Hopeless romantics and dreamers everywhere admire this tale of a charming greeting-card writer, Tom, who falls in love with the woman of his dreams, Summer. While the film is premised on their break-up and Tom’s internal search for the moment when it all went wrong, it remains a quirky and honest exploration of romance in the real world. The film celebrates Los Angeles, with the architecture of Downtown playing a central role in the storyline. Tom is an aspiring architect himself, and his world-view is represented through architectural sketches coming to life.


Top Gun

Top Gun is undoubtedly an American cultural icon, celebrating heroic fighter pilots in the US Navy and the culture of Southern California the 1980s. “Fightertown USA,” the elite pilot training school, is located in sunny San Diego. The idyllic picture of a young, sun-soaked Tom Cruise sporting aviator sunglasses and playing sand-volleyball with fellow military men will be forever imprinted in your mind after watching this classic. After a charismatic performance as Maverick, Tom Cruise became the full-fledged movie star that we know today.


Erin Brockovich

This biopic tells the story of one small town in California’s Mojave Desert. Erin Brockovich, a legal clerk, discovers that the town’s water supply was contaminated with a cancer-causing chemical due to actions by the Pacific Gas & Electric Company. Julia Roberts gives a spectacular performance as she rallies the entire town to participate in a class-action lawsuit. It earned her the Oscar for Best Actress in 2000.


The Pursuit of Happyness

Chris Gardner and his son, played by father-son duo Will and Jaden Smith, endure a life of hardship in San Francisco in the 1980s, living in shelters after being evicted. Gardner sells bone density scanners and struggles to make ends meet while maintaining full custody of his son following divorce. Despite their circumstances, Gardner’s unbreakable spirit lands him a job as an unpaid intern at a brokerage firm that changes the course of his career and his life. This heartwarming tale of one man’s quest for the American dream landed Will Smith a nomination for an Academy Award.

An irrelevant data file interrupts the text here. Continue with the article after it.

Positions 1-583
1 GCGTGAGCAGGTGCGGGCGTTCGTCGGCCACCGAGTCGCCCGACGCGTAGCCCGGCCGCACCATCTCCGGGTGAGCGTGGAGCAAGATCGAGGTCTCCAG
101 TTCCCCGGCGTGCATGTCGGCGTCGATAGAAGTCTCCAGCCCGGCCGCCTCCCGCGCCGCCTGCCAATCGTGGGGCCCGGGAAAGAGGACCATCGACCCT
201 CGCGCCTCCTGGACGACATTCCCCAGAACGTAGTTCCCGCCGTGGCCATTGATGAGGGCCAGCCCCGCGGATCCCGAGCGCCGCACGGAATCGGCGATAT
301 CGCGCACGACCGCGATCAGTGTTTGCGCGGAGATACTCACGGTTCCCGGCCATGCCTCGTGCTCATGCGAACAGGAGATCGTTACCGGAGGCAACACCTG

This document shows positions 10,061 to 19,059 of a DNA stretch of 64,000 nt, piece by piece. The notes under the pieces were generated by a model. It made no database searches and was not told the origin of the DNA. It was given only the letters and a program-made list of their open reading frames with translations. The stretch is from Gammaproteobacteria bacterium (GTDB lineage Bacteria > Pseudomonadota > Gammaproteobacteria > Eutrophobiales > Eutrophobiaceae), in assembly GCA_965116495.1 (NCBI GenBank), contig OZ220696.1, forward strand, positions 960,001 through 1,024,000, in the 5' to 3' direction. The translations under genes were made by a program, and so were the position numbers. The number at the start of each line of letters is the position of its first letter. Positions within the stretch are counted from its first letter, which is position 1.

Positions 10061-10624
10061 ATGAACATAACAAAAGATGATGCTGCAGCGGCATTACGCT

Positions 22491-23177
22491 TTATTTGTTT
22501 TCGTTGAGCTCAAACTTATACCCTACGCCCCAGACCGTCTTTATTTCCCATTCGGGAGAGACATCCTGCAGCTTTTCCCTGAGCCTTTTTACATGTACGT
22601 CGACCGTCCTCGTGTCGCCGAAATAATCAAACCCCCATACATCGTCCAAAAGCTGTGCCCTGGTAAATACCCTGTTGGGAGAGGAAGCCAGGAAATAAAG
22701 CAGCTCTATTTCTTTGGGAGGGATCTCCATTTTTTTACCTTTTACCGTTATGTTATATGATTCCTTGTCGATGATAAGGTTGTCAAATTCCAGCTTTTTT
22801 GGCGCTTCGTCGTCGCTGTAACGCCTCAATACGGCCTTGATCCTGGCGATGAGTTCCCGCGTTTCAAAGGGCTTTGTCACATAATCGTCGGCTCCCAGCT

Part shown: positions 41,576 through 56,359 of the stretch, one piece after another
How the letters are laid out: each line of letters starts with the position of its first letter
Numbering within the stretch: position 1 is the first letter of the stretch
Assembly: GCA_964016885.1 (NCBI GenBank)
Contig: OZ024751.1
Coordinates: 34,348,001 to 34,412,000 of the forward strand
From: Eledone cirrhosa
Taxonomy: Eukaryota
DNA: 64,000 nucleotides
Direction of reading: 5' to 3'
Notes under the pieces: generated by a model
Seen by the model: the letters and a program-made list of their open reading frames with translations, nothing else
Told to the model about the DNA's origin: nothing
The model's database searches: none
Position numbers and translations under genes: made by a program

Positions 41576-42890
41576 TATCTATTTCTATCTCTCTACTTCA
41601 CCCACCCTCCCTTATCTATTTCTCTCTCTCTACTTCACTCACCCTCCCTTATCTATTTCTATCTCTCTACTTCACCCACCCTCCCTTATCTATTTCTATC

Blue Jasmine

Woody Allen’s critically acclaimed film tells the story of one woman’s attempt at starting over in San Francisco. Jasmine, portrayed by Cate Blanchett, is a wealthy New York socialite who loses her marriage and her sanity. While living in San Francisco with her sister, Jasmine juggles jobs and tries to lead an independent existence, but she continues to be tormented by thoughts of her past. Much of the film was shot in San Francisco and features Chinatown, Ocean Beach, and sweeping views of the bay. Blanchett won both an Academy Award and Golden Globe for her performance.



Jobs explores the life of Steve Jobs, the founder of Apple in the Silicon Valley. The film follows Jobs from his college years at Reed College in Oregon to the launch of the first Apple iPod in 2001, exploring his inspirations and relationships along the way. Jobs illuminates the nature of the Silicon Valley as it developed in the 1970s, a far cry from the Silicon Valley that we see today. Ashton Kutcher plays the role of Jobs in the film, which also stars Dermot Mulroney, Josh Gad, and J.K. Simmons.